In case you’re unaware there have been new laws introduced to ensure agents don’t purposely underquote the pricing on their listings they have for sale.

    In simple terms, what this means is agents are no longer allowed to quote a price range under what the vendor is expecting to accept for their property. Along with the price range they must supply the public with a form that shows 3 recent comparative sales of similar properties to the one they’re selling in the same area to support the price range they are quoting. This is called; “The Statement of Information”.

    This has been brought on by agents that continually and purposely low ball the price range under the vendor’s expectation and what they have told the vendor they should achieve for them, to entice many buyers to a property and then use that demand to get buyers excited and force their hand in paying as much as they possibly can for the property. Now you may say “well isn’t that what you are paid to do?” and yes in a way that is correct. The problem in the above scenario is that the agents doing this are misleading the public and creating a false sense of urgency and are leaving behind many a casualty. Buyers are continually disappointed and frustrated by spending their entire weekend looking at homes they thought they could afford but were never in the running.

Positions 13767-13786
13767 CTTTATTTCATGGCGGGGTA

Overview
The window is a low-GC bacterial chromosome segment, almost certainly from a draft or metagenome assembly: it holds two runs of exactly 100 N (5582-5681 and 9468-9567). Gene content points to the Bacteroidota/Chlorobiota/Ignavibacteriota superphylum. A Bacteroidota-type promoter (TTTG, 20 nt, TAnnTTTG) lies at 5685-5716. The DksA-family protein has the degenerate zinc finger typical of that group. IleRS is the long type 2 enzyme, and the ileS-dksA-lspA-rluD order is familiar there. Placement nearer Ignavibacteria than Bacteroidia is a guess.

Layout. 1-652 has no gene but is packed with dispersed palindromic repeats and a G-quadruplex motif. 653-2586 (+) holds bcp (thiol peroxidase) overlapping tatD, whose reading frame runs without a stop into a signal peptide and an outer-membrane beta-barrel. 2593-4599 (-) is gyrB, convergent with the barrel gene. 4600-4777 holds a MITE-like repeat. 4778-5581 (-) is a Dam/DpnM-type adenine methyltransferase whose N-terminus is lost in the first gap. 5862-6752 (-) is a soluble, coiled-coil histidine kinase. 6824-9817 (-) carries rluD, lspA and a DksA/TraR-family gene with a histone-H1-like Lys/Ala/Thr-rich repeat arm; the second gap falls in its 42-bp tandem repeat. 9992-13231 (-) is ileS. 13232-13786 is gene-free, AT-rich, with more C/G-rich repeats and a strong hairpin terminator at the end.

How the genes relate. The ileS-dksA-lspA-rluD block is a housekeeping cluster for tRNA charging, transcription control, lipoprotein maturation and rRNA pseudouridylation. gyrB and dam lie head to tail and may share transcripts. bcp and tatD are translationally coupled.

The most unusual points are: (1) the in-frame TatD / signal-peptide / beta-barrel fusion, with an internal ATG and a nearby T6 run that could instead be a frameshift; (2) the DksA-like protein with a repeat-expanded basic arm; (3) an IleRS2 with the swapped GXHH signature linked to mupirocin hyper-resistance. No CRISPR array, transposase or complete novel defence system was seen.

The new laws are designed to ensure more transparency and less underhanded tactics used by some unscrupulous agents and, in my humble opinion, this is a good thing.

    Please note though should, during the sales process, the agent marketing the home receives an offer over and above the range being quoted it doesn’t stop the vendor from accepting that offer. In an extremely competitive market it can shock even some of the most experienced agents the prices being achieved for certain properties. Humans are competitive and some people will go to extreme lengths to ensure they secure the home of their dreams. Another factor in vendors accepting offers is the conditions attached to the offer. The most common two being “subject to finance” and “subject to a satisfactory building and pest inspection”. I personally have had vendors accept a lesser offer on the basis that there are no conditions attached to the offer or the deposit or settlement terms didn’t suit them.

    We as agents price a home off historical information and haven’t got the crystal ball to predict what will happen in the future. This job of ours is full of challenges – sometimes they go for more than anticipated and other times they go for less. If we are doing our job right though most times we are right on the money.

    If you have any questions regarding this blog please email me at john.lewis@usre.net.au.

    I would love to hear from you.